The Baskets Wall Trend
You don't need to be a trend forecaster to know that wall baskets are a thing now. Log into Instagram and look for #basketwalls, you"ll find more than 33K pictures, or browse some good lifestyle magazines and notice how wall baskets became a thing.
"When I started looking to put something unique on my walls durings the first days of COVID-19, I was browsing Instagram and other platforms and noticed these beautiful hand woven baskets that started popping on walls of cool interiors'', say Lavi Zadok, the founder of Reumawalls. "I like the way it makes your walls stand out, with natural textures the coziness it brings and the way you can combine it and make it very personal".
The trend is also part of a bigger design wave that swept the world in recent years: the green ethnical style that brings handmade sustainable artifacts indoors, telling the story of artisans and makers through their designs and creations. “When I searched for wall decor objects, I came across amazing artisans from Rwanda, Eswatini, Zimbabwe, Vietnam or Indonesia. I felt that I found people who make their craft as part of a tradition, passed down from generation to generation. Not only do they make everything by hand, they also create things that are sustainable and green. A true Tribal design that is beautiful and thoughtful”.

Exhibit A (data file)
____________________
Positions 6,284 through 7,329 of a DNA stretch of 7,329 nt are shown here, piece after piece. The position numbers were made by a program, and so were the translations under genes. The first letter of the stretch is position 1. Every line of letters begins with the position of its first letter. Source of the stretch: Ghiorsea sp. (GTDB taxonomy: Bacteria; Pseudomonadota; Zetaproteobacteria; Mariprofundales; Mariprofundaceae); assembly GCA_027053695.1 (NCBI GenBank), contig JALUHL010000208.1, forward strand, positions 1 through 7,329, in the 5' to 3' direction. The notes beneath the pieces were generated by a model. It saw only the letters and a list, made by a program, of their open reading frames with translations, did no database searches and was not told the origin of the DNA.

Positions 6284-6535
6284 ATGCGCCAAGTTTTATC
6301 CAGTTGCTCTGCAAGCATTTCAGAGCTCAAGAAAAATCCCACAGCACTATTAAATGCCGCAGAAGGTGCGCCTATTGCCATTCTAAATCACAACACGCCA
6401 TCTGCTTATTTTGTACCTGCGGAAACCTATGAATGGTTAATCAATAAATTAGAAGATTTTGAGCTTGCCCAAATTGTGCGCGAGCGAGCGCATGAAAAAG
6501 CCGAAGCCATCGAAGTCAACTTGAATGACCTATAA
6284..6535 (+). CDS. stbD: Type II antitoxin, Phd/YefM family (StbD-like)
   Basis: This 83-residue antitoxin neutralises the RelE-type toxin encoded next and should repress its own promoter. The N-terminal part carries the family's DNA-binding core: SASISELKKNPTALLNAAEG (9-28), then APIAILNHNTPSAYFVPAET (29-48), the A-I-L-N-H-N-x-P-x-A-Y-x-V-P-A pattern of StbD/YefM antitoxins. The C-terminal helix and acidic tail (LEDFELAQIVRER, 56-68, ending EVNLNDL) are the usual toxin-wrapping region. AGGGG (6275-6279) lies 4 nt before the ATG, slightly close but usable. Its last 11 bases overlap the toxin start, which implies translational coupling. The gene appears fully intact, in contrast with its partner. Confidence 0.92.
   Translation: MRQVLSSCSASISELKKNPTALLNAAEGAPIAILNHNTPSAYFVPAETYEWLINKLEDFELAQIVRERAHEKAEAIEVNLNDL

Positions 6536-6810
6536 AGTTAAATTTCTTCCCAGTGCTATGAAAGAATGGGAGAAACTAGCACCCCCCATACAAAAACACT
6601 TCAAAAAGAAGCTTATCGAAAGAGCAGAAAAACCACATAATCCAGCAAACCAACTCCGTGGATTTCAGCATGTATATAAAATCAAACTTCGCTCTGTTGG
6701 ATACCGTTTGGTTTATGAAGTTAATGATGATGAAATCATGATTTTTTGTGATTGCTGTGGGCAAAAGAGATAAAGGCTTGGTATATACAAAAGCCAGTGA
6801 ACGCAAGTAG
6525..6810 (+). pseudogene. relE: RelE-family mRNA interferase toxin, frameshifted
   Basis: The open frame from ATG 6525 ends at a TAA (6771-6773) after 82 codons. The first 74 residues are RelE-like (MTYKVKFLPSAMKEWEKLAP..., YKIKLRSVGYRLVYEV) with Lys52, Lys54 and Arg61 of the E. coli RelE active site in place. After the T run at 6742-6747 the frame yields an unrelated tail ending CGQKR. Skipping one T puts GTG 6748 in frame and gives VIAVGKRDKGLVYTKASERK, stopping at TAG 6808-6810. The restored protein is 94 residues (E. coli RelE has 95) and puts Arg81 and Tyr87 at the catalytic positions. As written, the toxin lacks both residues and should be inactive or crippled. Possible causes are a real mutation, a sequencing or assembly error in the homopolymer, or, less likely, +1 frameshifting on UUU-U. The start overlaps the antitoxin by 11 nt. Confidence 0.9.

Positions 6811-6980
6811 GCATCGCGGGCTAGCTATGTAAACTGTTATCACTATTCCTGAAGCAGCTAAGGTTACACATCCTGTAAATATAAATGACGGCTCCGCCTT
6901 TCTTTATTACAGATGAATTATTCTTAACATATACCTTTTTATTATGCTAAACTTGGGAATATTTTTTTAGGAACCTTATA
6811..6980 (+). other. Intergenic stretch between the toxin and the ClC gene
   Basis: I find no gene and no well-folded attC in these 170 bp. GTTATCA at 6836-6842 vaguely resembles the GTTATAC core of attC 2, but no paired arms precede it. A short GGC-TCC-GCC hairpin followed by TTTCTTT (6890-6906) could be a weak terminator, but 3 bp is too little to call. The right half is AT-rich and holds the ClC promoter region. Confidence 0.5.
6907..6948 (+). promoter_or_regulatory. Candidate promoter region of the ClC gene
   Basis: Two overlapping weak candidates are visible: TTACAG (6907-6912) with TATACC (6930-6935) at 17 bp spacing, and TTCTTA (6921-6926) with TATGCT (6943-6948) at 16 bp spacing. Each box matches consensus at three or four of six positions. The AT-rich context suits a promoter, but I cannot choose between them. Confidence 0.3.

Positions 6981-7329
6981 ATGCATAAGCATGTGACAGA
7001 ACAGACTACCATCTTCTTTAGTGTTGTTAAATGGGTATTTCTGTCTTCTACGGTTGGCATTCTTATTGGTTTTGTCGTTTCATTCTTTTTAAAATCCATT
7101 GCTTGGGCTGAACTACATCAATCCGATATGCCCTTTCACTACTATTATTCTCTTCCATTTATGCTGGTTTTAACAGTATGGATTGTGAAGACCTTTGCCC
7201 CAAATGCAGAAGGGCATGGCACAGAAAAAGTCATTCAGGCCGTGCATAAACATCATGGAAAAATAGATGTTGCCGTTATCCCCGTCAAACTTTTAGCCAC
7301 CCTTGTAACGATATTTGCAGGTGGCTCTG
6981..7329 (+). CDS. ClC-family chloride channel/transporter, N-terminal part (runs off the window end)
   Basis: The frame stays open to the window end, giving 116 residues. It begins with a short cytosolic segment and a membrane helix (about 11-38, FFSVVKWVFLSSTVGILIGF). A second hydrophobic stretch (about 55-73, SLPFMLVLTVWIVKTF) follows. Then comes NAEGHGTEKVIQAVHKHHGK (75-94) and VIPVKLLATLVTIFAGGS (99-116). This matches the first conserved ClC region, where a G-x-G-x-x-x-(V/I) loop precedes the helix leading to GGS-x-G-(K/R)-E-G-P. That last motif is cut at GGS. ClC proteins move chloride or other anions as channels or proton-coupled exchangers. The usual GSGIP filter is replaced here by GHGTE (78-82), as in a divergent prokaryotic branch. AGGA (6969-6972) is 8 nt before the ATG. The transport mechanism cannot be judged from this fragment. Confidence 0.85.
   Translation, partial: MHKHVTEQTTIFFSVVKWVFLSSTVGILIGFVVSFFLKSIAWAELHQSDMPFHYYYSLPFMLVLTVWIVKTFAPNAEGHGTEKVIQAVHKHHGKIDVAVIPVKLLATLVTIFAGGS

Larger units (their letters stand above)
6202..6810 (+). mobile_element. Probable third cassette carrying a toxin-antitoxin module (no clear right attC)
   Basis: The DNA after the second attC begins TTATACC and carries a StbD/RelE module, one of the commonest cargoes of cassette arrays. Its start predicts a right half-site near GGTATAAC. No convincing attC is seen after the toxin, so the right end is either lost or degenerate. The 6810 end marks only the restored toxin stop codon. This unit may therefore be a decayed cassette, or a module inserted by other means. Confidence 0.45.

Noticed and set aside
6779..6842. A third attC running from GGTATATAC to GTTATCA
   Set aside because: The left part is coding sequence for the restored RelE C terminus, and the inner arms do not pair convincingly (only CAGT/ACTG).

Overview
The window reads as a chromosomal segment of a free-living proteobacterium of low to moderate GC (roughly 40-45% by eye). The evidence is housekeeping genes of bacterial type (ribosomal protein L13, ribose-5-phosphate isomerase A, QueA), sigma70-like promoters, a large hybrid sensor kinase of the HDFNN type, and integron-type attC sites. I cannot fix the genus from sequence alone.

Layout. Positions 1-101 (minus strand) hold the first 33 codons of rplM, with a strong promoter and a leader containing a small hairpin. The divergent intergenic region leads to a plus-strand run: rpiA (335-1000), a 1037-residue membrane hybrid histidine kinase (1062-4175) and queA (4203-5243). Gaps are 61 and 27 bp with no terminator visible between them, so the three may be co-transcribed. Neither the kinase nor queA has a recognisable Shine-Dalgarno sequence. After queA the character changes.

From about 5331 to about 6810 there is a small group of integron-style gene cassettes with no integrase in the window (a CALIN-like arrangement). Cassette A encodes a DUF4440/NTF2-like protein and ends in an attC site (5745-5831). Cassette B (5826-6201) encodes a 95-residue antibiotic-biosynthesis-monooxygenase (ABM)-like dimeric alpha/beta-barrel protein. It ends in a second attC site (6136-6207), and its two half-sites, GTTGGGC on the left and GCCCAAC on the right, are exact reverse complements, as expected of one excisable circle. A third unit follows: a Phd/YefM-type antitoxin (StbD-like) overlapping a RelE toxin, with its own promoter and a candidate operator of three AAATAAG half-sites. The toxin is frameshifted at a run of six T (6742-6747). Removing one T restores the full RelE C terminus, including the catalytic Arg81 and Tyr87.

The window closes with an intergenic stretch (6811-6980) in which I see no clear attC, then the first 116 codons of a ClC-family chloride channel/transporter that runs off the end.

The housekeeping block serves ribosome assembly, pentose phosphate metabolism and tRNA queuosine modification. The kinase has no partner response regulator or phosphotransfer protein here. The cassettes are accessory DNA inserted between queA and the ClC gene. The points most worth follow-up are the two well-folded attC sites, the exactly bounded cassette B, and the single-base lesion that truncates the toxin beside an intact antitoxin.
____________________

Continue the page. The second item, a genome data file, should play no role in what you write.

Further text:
"It's easy to explain the popular trend", continues Zadok. "We live in times when we're mostly at home, and we want not only beautiful things around us, but also we look for meaningful objects to surround us. Wall baskets are the perfect solution: they are unique, they aren't expensive, and the great thing about it is that you can make your own wall with adding several baskets that cater to your style"
Beside the fact that wall baskets are beautiful decor objects, they are also green and sustainable, adding another layer of natural charm to the walls - something that makes them stand out in a world of mass produced objects that have no soul and look the same everywhere. "When I look at my walls'', says Zadok, "It's not only beautiful, it's telling stories of other cultures and people, postcards from other worlds".